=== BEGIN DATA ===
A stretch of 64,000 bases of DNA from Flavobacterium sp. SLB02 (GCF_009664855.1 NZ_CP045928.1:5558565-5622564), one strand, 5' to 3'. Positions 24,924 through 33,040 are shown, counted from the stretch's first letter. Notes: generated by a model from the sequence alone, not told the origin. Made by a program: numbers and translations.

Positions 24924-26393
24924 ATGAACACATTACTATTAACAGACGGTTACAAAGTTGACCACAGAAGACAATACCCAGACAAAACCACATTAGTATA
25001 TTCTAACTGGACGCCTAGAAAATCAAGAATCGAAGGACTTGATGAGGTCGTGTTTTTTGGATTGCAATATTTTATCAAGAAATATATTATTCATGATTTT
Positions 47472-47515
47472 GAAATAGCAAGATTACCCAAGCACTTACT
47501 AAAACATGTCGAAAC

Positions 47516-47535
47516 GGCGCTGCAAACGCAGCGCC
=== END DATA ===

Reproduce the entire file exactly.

A stretch of 64,000 bases of DNA from Flavobacterium sp. SLB02 (GCF_009664855.1 NZ_CP045928.1:5558565-5622564), one strand, 5' to 3'. Positions 24,924 through 33,040 are shown, counted from the stretch's first letter. Notes: generated by a model from the sequence alone, not told the origin. Made by a program: numbers and translations.

Positions 24924-26393
24924 ATGAACACATTACTATTAACAGACGGTTACAAAGTTGACCACAGAAGACAATACCCAGACAAAACCACATTAGTATA
25001 TTCTAACTGGACGCCTAGAAAATCAAGAATCGAAGGACTTGATGAGGTCGTGTTTTTTGGATTGCAATATTTTATCAAGAAATATATTATTCATGATTTT
Positions 47472-47515
47472 GAAATAGCAAGATTACCCAAGCACTTACT
47501 AAAACATGTCGAAAC

Positions 47516-47535
47516 GGCGCTGCAAACGCAGCGCC